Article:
Now they grope through the streets like men who are blind. They are so defiled with blood that no-one dares to touch their garments.
They wandered, blind, in the streets; They were defiled with blood So that no one could touch their garments.
They wandered blindly through the streets, so defiled by blood that no one dared to touch them.
These prophets and priests blindly grope their way through the streets, grimy and stained from their dirty lives, Wasted by their wasted lives, shuffling from fatigue, dressed in rags.
They are wandering like blind men in the streets, they are made unclean with blood, so that their robes may not be touched by men.
Blindly they wandered through the streets, so defiled with blood that no one was able to touch their garments.
They wandered blind in the streets; They have defiled themselves with blood, So that no one would touch their garments.
|NET © [draft] ITL|
|NET © Notes||
1 tn “They” are apparently the people, rather than the prophets and priests mentioned in the preceding verse.
2 tc The Hebrew word עִוְרִים (’ivrim) appears to be an adjective based on the root I עִוֵּר (’ivver, “blind”). The LXX, using a rare perfect optative of ἐγείρω (egeirw), seems to have read a form of II עוּר (’ur, “to rise”), while the Syriac reads “her nobles,” possibly from reading שָׂרִים (sarim). The evidence is unclear.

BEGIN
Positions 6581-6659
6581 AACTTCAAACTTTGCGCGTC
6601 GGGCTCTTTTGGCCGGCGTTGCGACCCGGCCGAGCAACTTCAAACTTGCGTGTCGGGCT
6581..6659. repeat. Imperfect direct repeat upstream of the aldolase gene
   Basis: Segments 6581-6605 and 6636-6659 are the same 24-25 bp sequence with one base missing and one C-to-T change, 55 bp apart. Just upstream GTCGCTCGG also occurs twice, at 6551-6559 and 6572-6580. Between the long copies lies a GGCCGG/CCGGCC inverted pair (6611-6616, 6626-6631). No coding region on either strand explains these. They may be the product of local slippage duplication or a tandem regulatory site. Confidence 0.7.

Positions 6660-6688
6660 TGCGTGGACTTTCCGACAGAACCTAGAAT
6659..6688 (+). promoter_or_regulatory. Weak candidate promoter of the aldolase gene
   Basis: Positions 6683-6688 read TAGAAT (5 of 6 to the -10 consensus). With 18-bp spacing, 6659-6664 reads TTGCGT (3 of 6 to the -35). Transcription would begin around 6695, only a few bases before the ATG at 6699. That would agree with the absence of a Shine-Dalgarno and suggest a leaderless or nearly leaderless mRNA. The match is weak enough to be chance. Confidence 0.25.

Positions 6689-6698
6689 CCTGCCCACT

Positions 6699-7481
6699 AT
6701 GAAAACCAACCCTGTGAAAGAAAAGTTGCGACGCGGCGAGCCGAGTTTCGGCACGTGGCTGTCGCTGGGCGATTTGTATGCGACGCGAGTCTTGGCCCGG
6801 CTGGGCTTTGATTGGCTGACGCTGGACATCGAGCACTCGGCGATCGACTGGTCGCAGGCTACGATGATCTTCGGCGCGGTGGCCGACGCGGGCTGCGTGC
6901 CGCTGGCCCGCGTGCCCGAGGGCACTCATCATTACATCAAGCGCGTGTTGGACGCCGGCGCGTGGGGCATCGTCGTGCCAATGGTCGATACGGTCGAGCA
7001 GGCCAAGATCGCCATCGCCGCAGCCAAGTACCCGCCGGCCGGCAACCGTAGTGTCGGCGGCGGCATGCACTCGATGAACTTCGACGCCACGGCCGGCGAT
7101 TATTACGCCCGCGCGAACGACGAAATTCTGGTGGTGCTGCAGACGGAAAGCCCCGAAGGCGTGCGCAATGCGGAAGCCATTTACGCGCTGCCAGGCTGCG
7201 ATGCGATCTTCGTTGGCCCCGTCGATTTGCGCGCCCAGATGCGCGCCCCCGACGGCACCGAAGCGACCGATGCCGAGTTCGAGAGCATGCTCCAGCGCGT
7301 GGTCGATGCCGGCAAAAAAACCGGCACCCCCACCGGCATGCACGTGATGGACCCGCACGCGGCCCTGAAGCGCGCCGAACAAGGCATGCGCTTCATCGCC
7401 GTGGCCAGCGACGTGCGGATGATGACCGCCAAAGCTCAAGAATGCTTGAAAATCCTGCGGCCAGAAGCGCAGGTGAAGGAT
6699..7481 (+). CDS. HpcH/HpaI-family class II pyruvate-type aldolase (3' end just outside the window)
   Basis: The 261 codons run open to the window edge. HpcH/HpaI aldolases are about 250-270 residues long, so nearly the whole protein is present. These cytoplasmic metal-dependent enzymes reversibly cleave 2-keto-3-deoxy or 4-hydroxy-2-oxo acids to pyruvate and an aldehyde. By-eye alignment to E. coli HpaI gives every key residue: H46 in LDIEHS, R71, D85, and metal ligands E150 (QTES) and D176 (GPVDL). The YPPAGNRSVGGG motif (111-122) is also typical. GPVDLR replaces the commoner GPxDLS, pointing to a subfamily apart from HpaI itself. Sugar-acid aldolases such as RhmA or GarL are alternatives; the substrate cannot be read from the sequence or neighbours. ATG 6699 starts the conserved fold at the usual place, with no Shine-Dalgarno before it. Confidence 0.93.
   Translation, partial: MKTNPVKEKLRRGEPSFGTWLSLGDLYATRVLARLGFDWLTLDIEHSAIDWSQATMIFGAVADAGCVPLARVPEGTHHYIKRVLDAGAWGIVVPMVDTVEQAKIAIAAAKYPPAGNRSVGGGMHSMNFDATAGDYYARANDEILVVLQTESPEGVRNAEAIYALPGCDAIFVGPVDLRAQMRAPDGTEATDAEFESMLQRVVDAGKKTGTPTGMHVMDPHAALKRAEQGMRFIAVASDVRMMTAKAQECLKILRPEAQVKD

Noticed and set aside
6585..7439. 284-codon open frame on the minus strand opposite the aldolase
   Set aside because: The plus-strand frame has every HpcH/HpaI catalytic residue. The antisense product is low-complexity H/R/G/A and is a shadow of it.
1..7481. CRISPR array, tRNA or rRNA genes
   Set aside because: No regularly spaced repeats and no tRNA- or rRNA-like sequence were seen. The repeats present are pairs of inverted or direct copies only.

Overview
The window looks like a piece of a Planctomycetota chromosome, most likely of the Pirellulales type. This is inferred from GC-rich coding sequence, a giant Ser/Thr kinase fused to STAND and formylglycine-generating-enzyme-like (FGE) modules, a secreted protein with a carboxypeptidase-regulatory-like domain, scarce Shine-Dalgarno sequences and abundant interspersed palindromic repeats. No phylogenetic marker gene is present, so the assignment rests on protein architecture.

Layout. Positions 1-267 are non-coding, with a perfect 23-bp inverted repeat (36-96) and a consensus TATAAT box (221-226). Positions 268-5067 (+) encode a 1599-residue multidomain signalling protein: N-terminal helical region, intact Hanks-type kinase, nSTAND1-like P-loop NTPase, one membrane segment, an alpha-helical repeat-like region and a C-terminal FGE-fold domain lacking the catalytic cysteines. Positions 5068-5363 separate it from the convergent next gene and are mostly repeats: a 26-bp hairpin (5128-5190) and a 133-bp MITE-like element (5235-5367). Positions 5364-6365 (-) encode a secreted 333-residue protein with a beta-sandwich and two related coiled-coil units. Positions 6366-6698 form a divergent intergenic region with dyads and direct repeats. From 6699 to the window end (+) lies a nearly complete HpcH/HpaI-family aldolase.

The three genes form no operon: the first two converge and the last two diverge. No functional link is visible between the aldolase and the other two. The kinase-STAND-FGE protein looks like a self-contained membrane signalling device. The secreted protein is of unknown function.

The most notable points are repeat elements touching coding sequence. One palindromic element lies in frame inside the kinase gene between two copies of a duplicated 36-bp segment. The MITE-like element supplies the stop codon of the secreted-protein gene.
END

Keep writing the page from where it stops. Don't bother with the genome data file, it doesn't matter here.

3 tn Heb “defiled with blood.”
4 tn The translation is conjecture. The MT has the preposition ב (bet, “in,” “by,” “with,” “when,” etc.), the negative particle לֹא (lo’), then a finite verb from יָכַל (yakhal, Qal impfect 3rd person masculine plural): “in not they are able.” Normally יָכַל (yakhal) would be followed by an infinitive, identifying what someone is or is not able to do, or by some other modifying clause. לֹא יָכַל (lo’ yakhal) on its own may mean “they do not prevail.” The preposition ב (bet) suggests possible dependence on another verb (cp. Jer 2:11, the only other verse with the sequence ב [bet] plus לֹא [lo’] plus finite verb). The following verb נָגַע (naga’, “touch”) regularly indicates its object with the preposition ב (bet), but the preposition ב (bet) is already used with “their garments.” If both are the object of נָגַע (naga’), the line would read “they touched what they could not, their garments.” As this makes no sense, one should note that any other verb on which the phrase would be dependent is not recoverable. The preposition ב (bet) can also introduce temporal clauses, though there are no examples with לֹא (lo’) plus a finite verb. A temporal understanding could yield “when they could not succeed, they touched [clutched?] their garments” or “while no one is able [to ?] they touch their garments.” In Jer 49:10 the meaning of יָכַל (yakhal) is completed by a finite verb (though it is not governed by the preposition ב [bet]). If so here, then we may understand “while (ב [bet]) no one dares (יָכַל, yakhal) to touch their garments.” This gives the picture of blind people stumbling about while others cannot help because they are afraid to touch them.